Opposition politicians, assisted by Conservative rebel MPs and Speaker John Bercow, have thwarted Johnson’s efforts, promising to not let the United Kingdom leave the E.U. without a deal. They maintain they will allow an election only after the Oct. 31 deadline has passed. Some time in November seems likely.
If there is an election, what are the parties’ chances? What strategies might they pursue to maximize their support?
We used data on voting in the last general election in June 2017 and 350 polls conducted since then to determine how many seats British parties would probably win. Our prediction is a “hung Parliament” with no clear majority. The Conservatives win the most seats (323 of 650). Among the opposition parties, Labour gets 223 seats, the Liberal Democrats 32, and the Scottish Nationalists (SNP), 48. Nigel Farage’s new Brexit Party is shut out.
Tactical voting and cross-party appeals might have big consequences
Here’s how the parties might boost their chances. Labour and Liberal Democrat supporters might try tactical voting, opting for the other party in competitive (marginal) constituencies where that party has a good chance of winning. By combining their votes Labour and the Liberal Democrats would boost their chances of defeating the Conservative candidates.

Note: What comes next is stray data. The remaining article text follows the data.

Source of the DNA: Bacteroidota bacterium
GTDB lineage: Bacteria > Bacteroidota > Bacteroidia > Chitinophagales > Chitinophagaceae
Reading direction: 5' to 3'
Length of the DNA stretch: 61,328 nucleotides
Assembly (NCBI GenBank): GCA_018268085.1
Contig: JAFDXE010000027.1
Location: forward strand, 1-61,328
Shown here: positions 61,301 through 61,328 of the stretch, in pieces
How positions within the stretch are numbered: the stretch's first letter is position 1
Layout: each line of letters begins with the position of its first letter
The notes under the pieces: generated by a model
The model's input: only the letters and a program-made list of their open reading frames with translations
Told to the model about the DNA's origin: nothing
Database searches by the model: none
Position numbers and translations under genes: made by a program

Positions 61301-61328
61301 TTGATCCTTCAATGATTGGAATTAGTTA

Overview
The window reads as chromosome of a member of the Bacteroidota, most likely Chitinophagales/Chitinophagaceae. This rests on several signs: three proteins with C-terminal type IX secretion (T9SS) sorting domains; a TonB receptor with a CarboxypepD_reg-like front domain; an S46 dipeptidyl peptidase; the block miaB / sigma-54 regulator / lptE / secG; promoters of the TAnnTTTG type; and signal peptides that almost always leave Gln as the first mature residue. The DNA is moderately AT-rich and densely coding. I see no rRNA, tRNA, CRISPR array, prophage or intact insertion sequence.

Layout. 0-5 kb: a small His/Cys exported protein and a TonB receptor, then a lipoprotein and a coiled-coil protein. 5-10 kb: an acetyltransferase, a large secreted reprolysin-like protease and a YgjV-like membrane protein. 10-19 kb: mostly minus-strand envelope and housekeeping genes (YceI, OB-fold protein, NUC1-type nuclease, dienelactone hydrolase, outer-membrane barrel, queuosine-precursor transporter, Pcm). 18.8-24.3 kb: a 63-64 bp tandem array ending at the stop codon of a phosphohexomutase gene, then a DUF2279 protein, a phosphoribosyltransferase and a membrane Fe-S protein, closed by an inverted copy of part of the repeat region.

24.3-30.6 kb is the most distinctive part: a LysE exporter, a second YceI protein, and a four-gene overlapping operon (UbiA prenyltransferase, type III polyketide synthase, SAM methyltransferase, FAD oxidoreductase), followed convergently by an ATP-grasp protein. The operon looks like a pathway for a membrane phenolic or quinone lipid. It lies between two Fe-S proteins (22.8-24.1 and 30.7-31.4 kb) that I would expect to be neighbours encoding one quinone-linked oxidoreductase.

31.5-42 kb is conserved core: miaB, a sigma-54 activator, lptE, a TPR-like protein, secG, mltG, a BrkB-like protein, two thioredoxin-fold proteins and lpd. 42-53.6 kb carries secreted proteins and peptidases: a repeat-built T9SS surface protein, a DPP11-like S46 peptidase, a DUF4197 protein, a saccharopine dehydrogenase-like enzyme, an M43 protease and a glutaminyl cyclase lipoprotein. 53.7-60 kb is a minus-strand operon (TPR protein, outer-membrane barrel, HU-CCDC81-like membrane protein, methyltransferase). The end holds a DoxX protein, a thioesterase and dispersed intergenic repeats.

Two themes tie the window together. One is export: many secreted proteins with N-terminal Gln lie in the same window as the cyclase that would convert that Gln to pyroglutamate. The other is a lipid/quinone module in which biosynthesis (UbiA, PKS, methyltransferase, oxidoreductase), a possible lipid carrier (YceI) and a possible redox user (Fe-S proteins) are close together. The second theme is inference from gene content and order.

Figure 1 shows that this strategy would produce a large increase in Labour seats (from 223 to 271), with the Conservatives reduced to 277. The Liberal Democrats would win 30 seats and the SNP would get 48. The Brexit Party would win one seat. This outcome would enable Labour to form a minority government supported by the Liberal Democrats and SNP.
The second strategy involves the Conservatives winning back followers of Farage’s Brexit Party. In the May E.U. Parliament election, the Brexit Party came in first with an impressive 30.5 percent vote share. The Conservatives were reduced to 8.8 percent, their worst showing in history.